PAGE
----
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PF Gold
P: 1,767
 Quote by Newtime What does this phrase mean? I see it every now and again and can't figure it out. Are they say group B is the homomorphic image of group A? I'm familiar qith quotient groups, but with only groups A and B named, how would we know which quotient group of A is equal to B? This is what makes me think the former is correct. Also, I saw this used in the sense "group G is a quotient of the Free group on n letters." Since every group is the homomorphic image of a free group, I again thought my first idea was correct. Am I way off?
Could you given an example (link) of where this phrase is used to give us some context?

Off the top of my head saying:

"B is the homomorphic image of A"
is equivalent to saying there exists a homomorphism from A to B.

In higher level abstract algebra one may define algebraic object in terms of free objects modulo identities.

Thus for example the complex numbers can be defined as the set of polynomials in the variable i, modulo the identity i2 +1 (=0).

Another example is the tensor algebra on vector spaces. The tensor product is essentially the free (linear) product.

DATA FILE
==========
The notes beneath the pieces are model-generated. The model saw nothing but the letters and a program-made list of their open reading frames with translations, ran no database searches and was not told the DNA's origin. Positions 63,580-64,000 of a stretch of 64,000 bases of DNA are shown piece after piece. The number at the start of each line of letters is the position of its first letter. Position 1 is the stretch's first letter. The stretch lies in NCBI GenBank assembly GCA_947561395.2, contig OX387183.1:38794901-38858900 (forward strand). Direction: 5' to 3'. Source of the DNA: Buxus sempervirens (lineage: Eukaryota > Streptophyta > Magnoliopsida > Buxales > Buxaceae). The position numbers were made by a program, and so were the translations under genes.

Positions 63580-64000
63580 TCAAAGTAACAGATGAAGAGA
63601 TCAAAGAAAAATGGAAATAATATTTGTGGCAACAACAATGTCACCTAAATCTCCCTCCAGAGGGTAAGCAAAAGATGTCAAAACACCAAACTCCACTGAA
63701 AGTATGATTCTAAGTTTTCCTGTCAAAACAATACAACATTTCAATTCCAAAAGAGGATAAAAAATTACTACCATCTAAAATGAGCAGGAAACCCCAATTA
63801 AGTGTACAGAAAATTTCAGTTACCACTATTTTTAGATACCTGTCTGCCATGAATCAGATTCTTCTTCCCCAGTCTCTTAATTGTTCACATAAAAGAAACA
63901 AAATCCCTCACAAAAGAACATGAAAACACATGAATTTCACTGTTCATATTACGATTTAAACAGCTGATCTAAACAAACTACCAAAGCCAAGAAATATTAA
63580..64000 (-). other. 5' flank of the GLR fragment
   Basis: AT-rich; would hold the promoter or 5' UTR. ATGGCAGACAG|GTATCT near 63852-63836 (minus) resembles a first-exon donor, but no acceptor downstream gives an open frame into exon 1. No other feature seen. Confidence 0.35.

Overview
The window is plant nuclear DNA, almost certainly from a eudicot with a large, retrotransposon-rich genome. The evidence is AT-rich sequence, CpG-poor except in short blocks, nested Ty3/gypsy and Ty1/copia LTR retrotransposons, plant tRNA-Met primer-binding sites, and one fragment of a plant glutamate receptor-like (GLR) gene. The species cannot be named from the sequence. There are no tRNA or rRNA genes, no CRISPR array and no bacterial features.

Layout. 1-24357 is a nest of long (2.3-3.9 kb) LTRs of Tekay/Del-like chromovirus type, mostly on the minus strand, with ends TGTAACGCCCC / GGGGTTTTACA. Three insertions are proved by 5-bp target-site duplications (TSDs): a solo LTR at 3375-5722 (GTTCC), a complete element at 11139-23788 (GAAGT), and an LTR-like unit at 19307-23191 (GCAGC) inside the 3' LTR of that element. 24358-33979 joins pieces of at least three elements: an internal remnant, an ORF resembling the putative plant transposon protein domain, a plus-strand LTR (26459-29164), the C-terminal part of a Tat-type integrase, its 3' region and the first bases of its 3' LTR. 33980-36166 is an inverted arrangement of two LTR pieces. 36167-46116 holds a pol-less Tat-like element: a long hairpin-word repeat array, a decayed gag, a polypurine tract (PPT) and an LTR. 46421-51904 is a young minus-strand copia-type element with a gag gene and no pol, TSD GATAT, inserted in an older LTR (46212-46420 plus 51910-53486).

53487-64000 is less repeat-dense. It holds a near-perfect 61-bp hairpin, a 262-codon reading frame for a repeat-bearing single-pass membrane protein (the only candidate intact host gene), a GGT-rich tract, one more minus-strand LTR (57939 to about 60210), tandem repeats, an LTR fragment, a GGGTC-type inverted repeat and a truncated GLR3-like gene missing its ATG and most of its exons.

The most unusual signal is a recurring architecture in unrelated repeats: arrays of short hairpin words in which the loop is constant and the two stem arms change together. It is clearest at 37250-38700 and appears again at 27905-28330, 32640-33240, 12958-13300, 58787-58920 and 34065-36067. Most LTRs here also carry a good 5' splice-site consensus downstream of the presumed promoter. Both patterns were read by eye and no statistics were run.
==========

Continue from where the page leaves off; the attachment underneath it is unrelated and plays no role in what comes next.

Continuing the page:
You can define a free group on say 2 letters by assuming the letters, a, b are generators of a group and all expressions which are not identical (modulo associativity and inverse property) are distinct.

Hence the free group generated by a and b contain distinct elements defined by all products of powers (+ and -) of a and b. Example: a-2b3a14b9
No rearrangement is possible without some identity relating ab to ba.

You can then invoke an identity such as ab = b-1a to define a smaller group.

Why do it this way? Well when comparing groups it is often easier to show the identities defining them are equivalent than to directly construct an isomorphism. Also if one set of identities implies another set (but not vis versa) that tells us there is a homomorphism (in a direction dual to implication). In general one can study algebraic objects by studying the identities. There is a category relationship and a functor between sets of identities and the objects they define from free objects.